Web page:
Is there a correlation between narcissism and Facebook?
The other day I was having a conversation with a friend who happens to be a social butterfly. She vented her frustration about a Facebook post. According to her narrative, she uploaded a photo but was quite upset when she discovered that only a few people had commented.
When I sympathized with her, she revealed that the low response she got was not the reason for her frustration -- rather her disappointment was due to people’s inability to appreciate her beauty.
Well, if we dig into her psychology, we will come to realize that the problem doesn’t lie with her Facebook friends. Rather, the problem is deeply rooted in her attitude towards herself. To be frank, she is deeply in love with herself (love that is excessive in amount).
As a result, she could not endure the feeling of rejection (the way she sees it) on Facebook. Such excessive love for one’s own self is called “narcissism.”
Narcissism, a term whose origins are Greek, has become one of the personality traits of our young generation. According to research, social networking sites act as means of narcissism and this is easy to see among our young generation who squander hours and hours on Facebook and other social networking sites.
Whenever someone uploads a photo on Facebook, a lot of comments come which sometimes exceed the decency level. People also sometimes make humiliating and obnoxious comments, which come from a feeling of evaluating them as objects rather than as equals.
The famous Austrian philosopher Martin Buber, in 1923, published an essay titled “Ich and Du” (I and thou), in which he pointed that our narcissism often leads us to relate to others as objects instead of as equals.
Meanwhile, in their later actions, people feel exalted if someone admires their photos and on the other hand, people feel vexed when someone does not admire them.
Thomas David, in his book Narcissism: Behind the Mask, has sorted out some traits of narcissism. These include using haughty body language, flattering people who admire and affirm them, detesting those who do not admire them, pretending to be more important than they really are, bragging about and exaggerating their achievements, claiming to be experts at many things.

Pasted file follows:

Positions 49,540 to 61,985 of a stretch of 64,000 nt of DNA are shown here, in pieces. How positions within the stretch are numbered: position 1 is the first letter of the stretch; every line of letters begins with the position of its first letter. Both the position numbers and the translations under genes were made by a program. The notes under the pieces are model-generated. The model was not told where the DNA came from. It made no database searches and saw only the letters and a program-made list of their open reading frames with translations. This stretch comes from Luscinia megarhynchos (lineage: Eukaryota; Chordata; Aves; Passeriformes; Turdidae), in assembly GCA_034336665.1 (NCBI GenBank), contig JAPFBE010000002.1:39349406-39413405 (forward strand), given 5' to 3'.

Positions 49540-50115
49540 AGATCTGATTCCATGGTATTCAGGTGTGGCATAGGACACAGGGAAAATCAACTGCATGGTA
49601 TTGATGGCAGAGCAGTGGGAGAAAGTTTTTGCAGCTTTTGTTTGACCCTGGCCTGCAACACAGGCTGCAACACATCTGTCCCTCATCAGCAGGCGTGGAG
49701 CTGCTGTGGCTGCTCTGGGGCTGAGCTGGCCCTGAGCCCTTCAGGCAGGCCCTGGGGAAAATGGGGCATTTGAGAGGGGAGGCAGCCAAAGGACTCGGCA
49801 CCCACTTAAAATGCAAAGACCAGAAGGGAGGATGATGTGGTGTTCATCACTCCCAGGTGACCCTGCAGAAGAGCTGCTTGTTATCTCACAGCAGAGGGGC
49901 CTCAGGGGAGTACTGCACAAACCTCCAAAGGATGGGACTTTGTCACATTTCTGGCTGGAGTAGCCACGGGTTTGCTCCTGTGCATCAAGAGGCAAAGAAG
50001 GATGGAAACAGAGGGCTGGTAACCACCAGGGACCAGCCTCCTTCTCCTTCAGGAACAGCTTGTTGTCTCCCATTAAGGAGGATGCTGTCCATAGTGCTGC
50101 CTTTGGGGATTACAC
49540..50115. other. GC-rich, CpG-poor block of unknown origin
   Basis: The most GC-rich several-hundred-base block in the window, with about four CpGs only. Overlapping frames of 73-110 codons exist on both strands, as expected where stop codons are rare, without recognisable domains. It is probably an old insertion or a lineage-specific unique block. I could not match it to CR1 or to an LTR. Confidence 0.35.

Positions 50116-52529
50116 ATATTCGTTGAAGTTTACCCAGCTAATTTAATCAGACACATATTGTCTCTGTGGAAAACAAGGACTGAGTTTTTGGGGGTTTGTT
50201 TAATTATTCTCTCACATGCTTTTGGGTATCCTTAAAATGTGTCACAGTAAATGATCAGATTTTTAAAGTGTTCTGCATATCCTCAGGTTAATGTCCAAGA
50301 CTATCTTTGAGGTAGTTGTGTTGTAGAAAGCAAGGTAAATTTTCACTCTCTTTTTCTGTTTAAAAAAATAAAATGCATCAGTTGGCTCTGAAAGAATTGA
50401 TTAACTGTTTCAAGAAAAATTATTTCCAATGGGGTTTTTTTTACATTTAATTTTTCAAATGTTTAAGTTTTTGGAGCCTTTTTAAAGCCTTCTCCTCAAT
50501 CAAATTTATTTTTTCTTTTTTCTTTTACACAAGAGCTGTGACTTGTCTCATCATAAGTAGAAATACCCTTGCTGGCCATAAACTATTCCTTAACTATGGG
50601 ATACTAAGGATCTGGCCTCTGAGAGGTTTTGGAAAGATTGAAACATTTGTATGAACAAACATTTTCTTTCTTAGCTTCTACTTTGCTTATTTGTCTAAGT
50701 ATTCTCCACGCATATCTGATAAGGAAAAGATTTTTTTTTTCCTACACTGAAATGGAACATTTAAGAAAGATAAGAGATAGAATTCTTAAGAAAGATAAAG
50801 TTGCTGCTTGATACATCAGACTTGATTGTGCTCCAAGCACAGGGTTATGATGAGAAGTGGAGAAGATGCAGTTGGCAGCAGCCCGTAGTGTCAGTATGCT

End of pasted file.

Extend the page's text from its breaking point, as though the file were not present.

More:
Moreover, in narcissistic people, there is an inability to view the world from the perspectives of other people, and a hypersensitivity towards any insult.
For instance, people often post photos on Facebook about beautiful moments spent at a foreign tourist attraction or of personal achievements. Well, there is absolutely nothing wrong with it, but we should also remember that such personal bragging can hurt someone else’s feelings, someone who does not have the ability to make it to a foreign country.
Well, Facebook users, most of the time, remain oblivious of such as they fail to view and judge the world from other people’s perspectives.
To be frank, such blatant narcissism is not good for us, but if it tends to be obligatory to keep pace with the modern world, then, at best we could exercise healthy narcissism.
Sigmund Freud, the Austrian psychoanalyst, defined healthy narcissism in his essay titled “On Narcissism: An Introduction” in 1914.
Healthy narcissism, he states, might prevail in all individuals. He also argues that it is a part of the normal gradual development of a human being. For instance, the love of parents for their children, and their attitude towards their children could be evaluated as healthy narcissism.
So, the young generation could exhibit such healthy narcissism which would not cross the limit. They should stop venerating their own reflections instead of using Facebook for some good causes and by doing so, we can make Facebook and other social networking sites acceptable to all and, indeed, rejoice the blessing of technology in a positive and enlightened way.
Morshedul Alam Mohabat is a journalist.